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Parotid Lymphoepithelial Cyst in a HIV-Negative Individual: A Case Report.


Pleomorphic adenomas are the commonest benign parotid tumours causing unilateral enlargement of the parotid gland. Various causes of parotid enlargement in seropositive (HIV) patients are diffuse infiltrative lymphocytosis syndrome, parotitis, intraparotid lymphadenopathy; benign lymphoepithelial cyst (BLEC), adenoid cystic carcinoma, Kaposi sarcoma, and lymphoma. (1) Though rare, BLEC should be considered in the differential diagnosis of parotid swelling and can often be the first indication of HIV infection. (2) They are slow growing tumours and are extremely rare in non-HIV individuals. This report presents such a rare entity with the treatment modalities and detailed literature review.

Case Presentation

A 28-year-old man with no comorbidities presented with complaints of a painless and gradually increasing swelling in the left parotid region. General examination was unremarkable. Local examination revealed a 5x4 cm painless, non-tender, mobile, and smooth left parotid enlargement. The deep lobe and facial nerve were normal. A clinical diagnosis of pleomorphic adenoma was made and planned for surgery. Blood investigations were normal and the patient was HIV-negative. A workup for Sjogren's syndrome was also negative. A contrast-enhanced computed tomography (CECT) scan revealed a cystic neoplasm of the left parotid gland (figure 1, arrows) and fine-needle aspiration cytology (FNAC) was inconclusive. The patient underwent a superficial parotidectomy (figure 2). Histopathological findings showed a tumour predominantly composed of lymphoid tissue with germinal centres, cystic spaces, and lymphoplasmacytic infiltration with acinar atrophy, which were consistent with BLEC (figure 3). The patient made an uneventful recovery and is asymptomatic with no recurrence on follow-up for 2 years.

A written informed consent was obtained from the patient to present this case report.


BLECs usually occur in the tail of the parotid, as in our patient, with an incidence of 3-6% in adults and 1-10% in children. They can be solitary or multiple and represent cystic degeneration within the lymph nodes of the parotid gland. (1,2) They are slow growing in nature, typically seen in HIV-positive adults. It is unusual to find them in non-HIV individuals. They often grow to be extremely large, resulting in physical deformity and gross facial asymmetry. Most salivary gland BLECs are seen in the parotid as it is the only gland to embryologically develop intraglandular lymphatic tissue. Though differential diagnosis of salivary gland disease (SGD) in seropositive patients would include diffuse infiltrative lymphocytosis syndrome (DILS), parotitis, intraparotid lymphadenopathy, adenoid cystic carcinoma, Kaposi sarcoma, and lymphoma; their varied clinical, radiological, and microscopic features will differentiate them from BLECs. (1) Literature review has no mention of these entities in HIV-negative patients.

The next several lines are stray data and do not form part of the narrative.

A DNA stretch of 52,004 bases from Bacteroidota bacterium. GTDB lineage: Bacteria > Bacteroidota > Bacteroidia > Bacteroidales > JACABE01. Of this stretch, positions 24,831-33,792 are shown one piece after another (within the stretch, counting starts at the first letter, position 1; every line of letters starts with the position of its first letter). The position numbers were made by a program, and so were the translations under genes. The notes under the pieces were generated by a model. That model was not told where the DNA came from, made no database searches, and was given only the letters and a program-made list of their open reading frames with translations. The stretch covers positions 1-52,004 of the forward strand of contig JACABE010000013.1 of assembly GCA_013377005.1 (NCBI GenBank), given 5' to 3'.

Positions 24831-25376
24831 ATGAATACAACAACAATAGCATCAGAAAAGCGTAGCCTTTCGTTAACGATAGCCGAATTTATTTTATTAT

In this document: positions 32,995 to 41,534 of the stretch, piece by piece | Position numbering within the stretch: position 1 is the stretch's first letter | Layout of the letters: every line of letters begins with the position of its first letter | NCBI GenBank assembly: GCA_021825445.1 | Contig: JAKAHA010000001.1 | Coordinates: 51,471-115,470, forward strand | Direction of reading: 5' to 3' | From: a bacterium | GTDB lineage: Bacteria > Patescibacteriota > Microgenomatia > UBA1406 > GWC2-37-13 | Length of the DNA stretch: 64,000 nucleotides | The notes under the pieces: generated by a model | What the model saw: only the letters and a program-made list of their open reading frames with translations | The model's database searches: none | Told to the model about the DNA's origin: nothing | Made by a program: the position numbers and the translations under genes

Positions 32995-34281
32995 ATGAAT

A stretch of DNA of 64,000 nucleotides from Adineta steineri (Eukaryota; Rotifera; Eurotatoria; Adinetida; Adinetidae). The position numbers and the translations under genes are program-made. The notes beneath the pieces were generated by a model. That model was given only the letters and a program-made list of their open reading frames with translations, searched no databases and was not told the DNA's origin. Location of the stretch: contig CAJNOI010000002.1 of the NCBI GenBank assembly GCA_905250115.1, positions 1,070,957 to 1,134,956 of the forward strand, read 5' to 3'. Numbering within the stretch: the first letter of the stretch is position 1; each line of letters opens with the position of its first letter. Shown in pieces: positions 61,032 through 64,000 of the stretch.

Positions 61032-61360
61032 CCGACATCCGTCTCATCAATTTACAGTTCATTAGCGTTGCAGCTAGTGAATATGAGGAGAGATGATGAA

Mickulicz first described salivary gland lymphoepithelial lesion (LEL) in 1885. However, in 1985, Ryan et al. first identified this condition in HIV-positive individuals. Other terminologies for BLEC are benign lymphoepithelial lesion (BLEL), Sjogren-like lesion, cystic epithelial lesion, and HIV-SGD. (1,2)

BLECs are believed to develop due to lymphoid hyperplasia of embryologically sequestered lymphatic tissue within the parotid gland. (3) There are two theories as to the pathogenesis: (a) the obstructive theory, which states that lymphoid hyperplasia in the parotid leads to ductal obstruction and salivary dilatation, like a true cyst; (b) HIV-related reactive lymphoproliferation occurs in the intra-parotid lymph nodes resulting in trapping of parotid glandular epithelium causing cystic enlargement. The exact prevalence of BLECs in seronegative individuals is not known, but is thought to be very rare, with only 21 cases reported as of 1981, before the onset of the HIV pandemic. (4)